Rightful Heritage is an epic chronicle that is both an irresistible portrait of FDR's unrivaled passion and drive, and an indispensable analysis that skillfully illuminates the tension between business and nature--exploiting our natural resources and conserving them. Within the narrative are brilliant capsule biographies of such environmental warriors as Eleanor Roosevelt, Harold Ickes, and Rosalie Edge. Rightful Heritage is essential reading for everyone seeking to preserve our treasured landscapes as an American birthright.
From American master Richard Ford, a memoir: his first work of nonfiction, a stirring narrative of memory and parental love
How is it that we come to consider our parents as people with rich and intense lives that include but also exclude us? Richard Ford's parents--Edna, a feisty, pretty Catholic-school girl with a difficult past; and Parker, a sweet-natured, soft-spoken traveling salesman--were rural Arkansans born at the turn of the twentieth century. Married in 1928, they lived "alone together" on the road, traveling throughout the South. Eventually they had one child, born late, in 1944.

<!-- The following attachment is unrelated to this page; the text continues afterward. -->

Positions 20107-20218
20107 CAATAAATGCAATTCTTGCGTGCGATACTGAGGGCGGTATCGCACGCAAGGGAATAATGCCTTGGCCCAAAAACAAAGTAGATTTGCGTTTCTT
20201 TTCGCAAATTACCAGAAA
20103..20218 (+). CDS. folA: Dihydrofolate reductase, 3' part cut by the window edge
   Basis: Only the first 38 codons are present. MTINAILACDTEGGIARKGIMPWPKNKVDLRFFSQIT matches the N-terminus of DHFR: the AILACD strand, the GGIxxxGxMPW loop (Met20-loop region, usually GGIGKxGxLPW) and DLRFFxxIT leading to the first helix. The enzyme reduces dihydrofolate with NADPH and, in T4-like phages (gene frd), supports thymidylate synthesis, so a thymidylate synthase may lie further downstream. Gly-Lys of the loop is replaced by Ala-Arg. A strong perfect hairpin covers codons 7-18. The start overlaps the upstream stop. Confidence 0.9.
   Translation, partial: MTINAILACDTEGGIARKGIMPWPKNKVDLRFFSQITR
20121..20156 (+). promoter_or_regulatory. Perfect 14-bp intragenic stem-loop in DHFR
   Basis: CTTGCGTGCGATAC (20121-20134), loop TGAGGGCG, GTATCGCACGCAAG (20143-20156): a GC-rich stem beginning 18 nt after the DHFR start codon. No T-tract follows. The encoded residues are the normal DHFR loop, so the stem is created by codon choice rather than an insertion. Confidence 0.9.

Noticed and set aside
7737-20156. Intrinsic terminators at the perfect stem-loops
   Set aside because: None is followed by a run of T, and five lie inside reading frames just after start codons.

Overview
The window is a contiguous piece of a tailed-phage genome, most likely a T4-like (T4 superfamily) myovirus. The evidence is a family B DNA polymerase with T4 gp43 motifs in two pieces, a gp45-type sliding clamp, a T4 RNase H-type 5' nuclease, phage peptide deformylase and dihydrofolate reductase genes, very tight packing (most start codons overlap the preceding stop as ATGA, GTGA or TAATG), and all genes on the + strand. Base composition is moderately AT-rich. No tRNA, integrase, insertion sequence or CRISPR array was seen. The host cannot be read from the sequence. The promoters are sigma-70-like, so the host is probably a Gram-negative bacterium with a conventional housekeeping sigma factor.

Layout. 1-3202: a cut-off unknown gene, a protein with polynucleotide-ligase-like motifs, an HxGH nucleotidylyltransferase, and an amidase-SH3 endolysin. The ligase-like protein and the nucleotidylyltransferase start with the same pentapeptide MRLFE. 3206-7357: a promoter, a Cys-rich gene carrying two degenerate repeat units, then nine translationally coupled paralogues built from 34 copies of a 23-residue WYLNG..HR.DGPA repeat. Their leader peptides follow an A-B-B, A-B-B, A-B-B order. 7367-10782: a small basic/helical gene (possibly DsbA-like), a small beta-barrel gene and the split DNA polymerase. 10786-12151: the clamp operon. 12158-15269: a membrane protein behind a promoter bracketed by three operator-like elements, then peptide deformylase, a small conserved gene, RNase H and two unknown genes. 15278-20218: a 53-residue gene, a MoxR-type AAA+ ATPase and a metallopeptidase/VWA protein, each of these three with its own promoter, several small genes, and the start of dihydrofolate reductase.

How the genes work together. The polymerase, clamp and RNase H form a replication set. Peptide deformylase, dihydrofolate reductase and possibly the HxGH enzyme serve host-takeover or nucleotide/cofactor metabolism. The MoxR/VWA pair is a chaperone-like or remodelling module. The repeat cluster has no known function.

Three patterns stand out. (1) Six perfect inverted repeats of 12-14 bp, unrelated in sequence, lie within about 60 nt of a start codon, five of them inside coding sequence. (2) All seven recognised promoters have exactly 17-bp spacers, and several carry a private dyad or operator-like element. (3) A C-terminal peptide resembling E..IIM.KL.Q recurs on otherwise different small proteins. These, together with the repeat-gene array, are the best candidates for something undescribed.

For Ford, the questions of what his parents dreamed of, how they loved each other and loved him become a striking portrait of American life in the mid-century. Between Them is his vivid image of where his life began and where his parents' lives found their greatest satisfaction.
Bringing his celebrated candor, wit, and intelligence to this most intimate and mysterious of landscapes--our parents' lives--the award-winning storyteller and creator of the iconic Frank Bascombe delivers an unforgettable exploration of memory, intimacy, and love.